Playoff Baseball can be broken down to these components - offense, top 3 starting pitchers, bullpen, and defense. For me, the only thing you can not live without is a bullpen. I'll go into the playoffs with a great offensive team, no starters, and a bullpen, or with a team that has overall pitching strength, but don't put me in a situation where I'm up 5-3 in the seventh and I'm counting on Brandon Lyon to protect my lead.

    So let's look at the bullpens. I'm breaking them down into categories based on Adjusted Runs Prevented, as found on Baseball Prospectus. And oh, I wasn't trying to insult them earlier. They're fantastic.

    Incredible - Anaheim
    Very Good - Seattle, Oakland, Minnesota
    Average - Chicago, New York
    Horrifying - KC, Toronto, Boston

    A ray of hope for Twins fans! The three best offenses in the league don't have strong bullpens. The current philosophy of rich teams right now just astounds me. They want a hundred million dollar lineup, and a Salvation Army bullpen. Doesn't work for me. I'm knocking them all out.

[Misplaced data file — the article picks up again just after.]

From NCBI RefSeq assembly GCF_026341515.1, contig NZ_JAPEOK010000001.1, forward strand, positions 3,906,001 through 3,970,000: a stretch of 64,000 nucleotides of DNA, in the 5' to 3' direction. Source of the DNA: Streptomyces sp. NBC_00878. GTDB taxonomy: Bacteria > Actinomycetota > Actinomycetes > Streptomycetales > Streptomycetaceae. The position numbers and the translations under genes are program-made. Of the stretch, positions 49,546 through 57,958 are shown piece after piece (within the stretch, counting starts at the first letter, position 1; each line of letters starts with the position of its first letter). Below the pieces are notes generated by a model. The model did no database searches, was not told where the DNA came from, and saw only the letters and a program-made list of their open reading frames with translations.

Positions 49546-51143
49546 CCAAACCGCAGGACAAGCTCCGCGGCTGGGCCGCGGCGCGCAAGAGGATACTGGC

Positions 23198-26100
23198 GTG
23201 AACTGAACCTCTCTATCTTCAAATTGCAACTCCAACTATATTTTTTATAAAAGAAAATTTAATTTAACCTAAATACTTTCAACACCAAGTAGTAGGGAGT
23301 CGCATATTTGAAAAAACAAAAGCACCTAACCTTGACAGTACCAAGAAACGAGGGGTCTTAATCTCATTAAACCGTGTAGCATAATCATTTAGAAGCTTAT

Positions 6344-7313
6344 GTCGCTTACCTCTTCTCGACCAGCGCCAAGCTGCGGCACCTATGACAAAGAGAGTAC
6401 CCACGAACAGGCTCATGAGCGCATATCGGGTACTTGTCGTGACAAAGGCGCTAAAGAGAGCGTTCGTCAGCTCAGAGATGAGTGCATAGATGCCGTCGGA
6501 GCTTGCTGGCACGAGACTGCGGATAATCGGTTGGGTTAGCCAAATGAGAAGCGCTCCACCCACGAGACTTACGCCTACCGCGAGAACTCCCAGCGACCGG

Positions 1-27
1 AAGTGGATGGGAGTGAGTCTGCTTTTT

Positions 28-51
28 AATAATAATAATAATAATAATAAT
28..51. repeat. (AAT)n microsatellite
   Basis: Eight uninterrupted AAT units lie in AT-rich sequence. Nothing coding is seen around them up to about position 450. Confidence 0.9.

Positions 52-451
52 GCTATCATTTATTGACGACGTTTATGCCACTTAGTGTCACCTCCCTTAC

That leaves us with Anaheim, Seattle, Oakland, and Minnesota. Let's take a deeper look at them. Here are each team's top three starters, listed along with Support Neutral Wins, again found at Baseball Prospectus.

    Anaheim - Washburn (6.8), Lackey (5.6), and Appier (5.0)
    Seattle - Moyer (8.0), Pineiro (7.6), Meche (5.0)
    Oakland - Hudson (9.7), Mulder (9.7), Zito (8.7)
    Minnesota - Lohse (6.9), Rogers (5.9), and Radke (5.3)

    The A's have the three best pitchers out of all four teams, a huge advantage for them. Now the offenses:

    Anaheim OBP .332 SLG .431
    Seattle OBP .347 SLG .424
    Oakland OBP - .328 SLG .414
    Minnesota OBP - .335 SLG .436

    None of these offensive numbers are weighted for ballparks. Seattle's big lead in on-base percentage sticks out here, but everything else is reasonably close. There are no great offenses in this group. All of thes teams rank between 7th and 10th in runs scored.

    Just taking a quick look at fielding stats, because we have less of an understandng about them, the Mariners and Twins lead the league in fewest errors and fielding percentage. The A's and Angels are middle of the pack.

    Now the problem with all of this is we're analyzing team's playoff chances before we know who the playoff teams are. Getting there is still a major issue for everyone except maybe the Mariners, and the Twins have been downright horrible. Also, while I don't think Boston or New York can win it, they might very well both make the playoffs.

    Oakland is two games out of the wildcard right now, and five back in the division. Anaheim is 6.5 games out of the wildcard. The Twins are 4.5 out of the division, but have a losing record. The Mariners are five ahead of Oakland, and still have the best record in the American League.